Campbelltown to Buxton via: Menangle, Picton and Thirlmere
I rode down to Fairfield Railway Station and caught the train to Campbelltown. I was running later than expected. I had wanted to get onto the 8:10am train, but ended up on the 9:10am train. I slept in just a little. I got to Campbelltown Railway Station at 9:46am. There is a train at 9:54 which goes to Macarthur (it comes via the Airport and East Hills Line). I got off at Campbelltown to go to the camping store in the spotlight centre. It's gone. A pity, because years earlier when I was in the Navy Cadets I used to get a lot of gear from there.
Bicycle Lane on Menangle Road, Macarthur.
I rode down the Hurley Street to Macarthur Square and made a right turn on Bolger Street then a left onto Menangle Road. I thought that things bode well for me initially, as I was surprised to find a cycle lane and then a cycle path which ran parallel with Menangle Street for some way. Unfortunately, this was not to last, as all too soon I was riding on the verge, which was quite a good quality and width for bicycles. I found most of the next 10km or so into Menangle had a good verge for most of it's length, and I only needed to ride on the roadway proper for short sections.
Nepean River Reserve
Just past Menangle bridge I found Nepean River Resevre which conveniently had a public toilet. A good time to apply the 3B cream to my nether-regions, which I had neglected to do earlier. There was only one bit of a climb which wasn't too difficult and the ride was fairly pleasant into Menangle, where I arrived at 11:00am, and treated myself to a meat pie and an isotonic sports drink. I explained my trip to the people sitting in from of the local store and they had a look in their eyes which I discovered the meaning to later on. They even suggested I ride to the railway station to catch a train to Picton! On my way out of Menangle, I saw that there was a Catholic Church there. I resolved to do some better research so that I could fulfil my faith requirements on a future trip.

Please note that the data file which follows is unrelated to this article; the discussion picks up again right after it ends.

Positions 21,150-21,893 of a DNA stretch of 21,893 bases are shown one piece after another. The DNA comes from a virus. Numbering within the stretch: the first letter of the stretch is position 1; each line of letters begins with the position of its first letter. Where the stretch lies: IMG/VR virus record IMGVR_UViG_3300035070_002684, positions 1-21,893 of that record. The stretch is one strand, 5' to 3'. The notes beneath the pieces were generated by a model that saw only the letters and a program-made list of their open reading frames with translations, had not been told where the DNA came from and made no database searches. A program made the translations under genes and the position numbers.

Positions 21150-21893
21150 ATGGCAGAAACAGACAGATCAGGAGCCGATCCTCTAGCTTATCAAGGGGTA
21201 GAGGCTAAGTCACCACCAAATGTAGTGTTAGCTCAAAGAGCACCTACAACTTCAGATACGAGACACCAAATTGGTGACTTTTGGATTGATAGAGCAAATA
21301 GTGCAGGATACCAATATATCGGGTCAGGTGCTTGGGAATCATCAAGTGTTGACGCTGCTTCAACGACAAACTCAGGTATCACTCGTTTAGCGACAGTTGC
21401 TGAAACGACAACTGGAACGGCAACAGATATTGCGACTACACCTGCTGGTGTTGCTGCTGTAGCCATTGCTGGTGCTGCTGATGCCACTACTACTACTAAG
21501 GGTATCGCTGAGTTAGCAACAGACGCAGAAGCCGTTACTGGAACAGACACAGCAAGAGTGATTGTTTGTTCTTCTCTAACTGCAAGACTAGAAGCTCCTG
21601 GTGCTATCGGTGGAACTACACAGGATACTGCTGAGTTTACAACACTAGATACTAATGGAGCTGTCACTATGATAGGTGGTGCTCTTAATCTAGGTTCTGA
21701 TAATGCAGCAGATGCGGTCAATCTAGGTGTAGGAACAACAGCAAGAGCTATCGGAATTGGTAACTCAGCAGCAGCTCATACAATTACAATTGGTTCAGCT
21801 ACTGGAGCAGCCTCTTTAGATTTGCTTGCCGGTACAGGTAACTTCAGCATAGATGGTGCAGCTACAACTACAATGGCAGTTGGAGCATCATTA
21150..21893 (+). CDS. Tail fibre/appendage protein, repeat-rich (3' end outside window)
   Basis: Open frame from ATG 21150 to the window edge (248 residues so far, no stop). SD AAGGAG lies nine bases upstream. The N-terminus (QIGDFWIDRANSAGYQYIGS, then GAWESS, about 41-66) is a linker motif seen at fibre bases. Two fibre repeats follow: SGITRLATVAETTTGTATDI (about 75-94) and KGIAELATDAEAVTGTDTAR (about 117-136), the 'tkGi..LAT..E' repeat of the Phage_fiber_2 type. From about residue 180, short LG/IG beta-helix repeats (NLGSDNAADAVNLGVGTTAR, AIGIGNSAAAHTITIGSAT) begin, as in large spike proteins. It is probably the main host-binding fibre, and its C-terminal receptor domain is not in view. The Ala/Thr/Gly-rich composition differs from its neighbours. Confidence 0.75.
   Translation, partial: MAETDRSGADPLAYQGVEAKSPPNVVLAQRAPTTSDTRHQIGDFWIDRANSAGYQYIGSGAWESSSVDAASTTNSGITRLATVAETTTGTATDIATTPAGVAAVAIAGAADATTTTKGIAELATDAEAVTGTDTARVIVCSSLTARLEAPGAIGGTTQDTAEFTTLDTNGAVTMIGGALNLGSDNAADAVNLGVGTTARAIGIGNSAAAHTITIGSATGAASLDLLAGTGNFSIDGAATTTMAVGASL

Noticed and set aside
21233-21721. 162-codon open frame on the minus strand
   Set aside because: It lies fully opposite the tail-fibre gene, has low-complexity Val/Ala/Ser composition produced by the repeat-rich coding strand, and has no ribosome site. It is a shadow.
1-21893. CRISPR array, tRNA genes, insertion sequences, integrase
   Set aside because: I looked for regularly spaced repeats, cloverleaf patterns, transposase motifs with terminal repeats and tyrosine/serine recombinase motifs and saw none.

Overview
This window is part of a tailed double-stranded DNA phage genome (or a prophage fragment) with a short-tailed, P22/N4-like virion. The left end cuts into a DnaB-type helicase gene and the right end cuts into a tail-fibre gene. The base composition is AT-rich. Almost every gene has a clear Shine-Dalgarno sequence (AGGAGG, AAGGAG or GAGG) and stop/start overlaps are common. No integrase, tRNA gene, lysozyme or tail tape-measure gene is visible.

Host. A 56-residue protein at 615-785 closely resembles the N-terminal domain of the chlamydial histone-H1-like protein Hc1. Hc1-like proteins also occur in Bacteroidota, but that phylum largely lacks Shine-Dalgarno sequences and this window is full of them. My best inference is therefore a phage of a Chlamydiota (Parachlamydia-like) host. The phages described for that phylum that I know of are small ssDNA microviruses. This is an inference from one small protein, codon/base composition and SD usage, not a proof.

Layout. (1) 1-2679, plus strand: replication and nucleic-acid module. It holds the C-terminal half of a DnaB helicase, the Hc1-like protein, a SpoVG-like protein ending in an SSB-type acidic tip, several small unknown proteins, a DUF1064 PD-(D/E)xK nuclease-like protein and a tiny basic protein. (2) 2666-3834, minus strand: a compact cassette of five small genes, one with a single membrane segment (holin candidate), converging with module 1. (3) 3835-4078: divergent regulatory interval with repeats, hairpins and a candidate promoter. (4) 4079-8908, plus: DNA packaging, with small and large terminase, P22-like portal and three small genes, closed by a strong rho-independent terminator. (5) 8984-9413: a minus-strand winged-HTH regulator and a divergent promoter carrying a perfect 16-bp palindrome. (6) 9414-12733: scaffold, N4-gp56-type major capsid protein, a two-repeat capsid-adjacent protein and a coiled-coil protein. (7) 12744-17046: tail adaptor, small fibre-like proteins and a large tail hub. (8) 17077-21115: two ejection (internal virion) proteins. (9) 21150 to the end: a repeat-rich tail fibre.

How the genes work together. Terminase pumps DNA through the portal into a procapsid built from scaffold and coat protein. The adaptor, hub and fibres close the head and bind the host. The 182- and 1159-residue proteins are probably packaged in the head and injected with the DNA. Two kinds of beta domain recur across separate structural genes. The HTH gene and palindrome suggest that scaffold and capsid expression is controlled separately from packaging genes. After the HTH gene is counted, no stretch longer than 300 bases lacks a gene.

"The Store" at Menangle
Out of Menangle there are a couple of scary-looking hills. In fact there are about 5 big climbs over the next 20km or so which took a lot out of me. After about 2 or 3 of these hills was a very long downhill leading towards Douglas Park. I sailed past Camden Road at about 50 km/hr or so (I dread to think what sort of panic I would have been in if I had a speedo to tell me exactly how fast I was going). On my trip back I saw that there were a few local shops on Camden Road, close to the Railway Station, so if you are seeking refreshment, there is a place to get it in Douglas Park. Once I sailed past Douglas Park, I was committed to Picton. There was no turning back!
About 3 big climbs and downhills between Douglas Park and Picton. By the time I reached the end of Menangle Road, I was in high spirits, but my legs were not. I turned right onto Picton Road and made the slow ride with jelly legs into Picton. I made it onto Argyle Street, and I pulled over, and sat down in the shade for a while. A local asked me where I was from and I explained the trip I had just undertaken. He was amazed that I hadn't had a heart attack! 1:10pm I was in Picton, so I did a good job getting there. I mentioned wanting an electric-assist motor on my bicycle.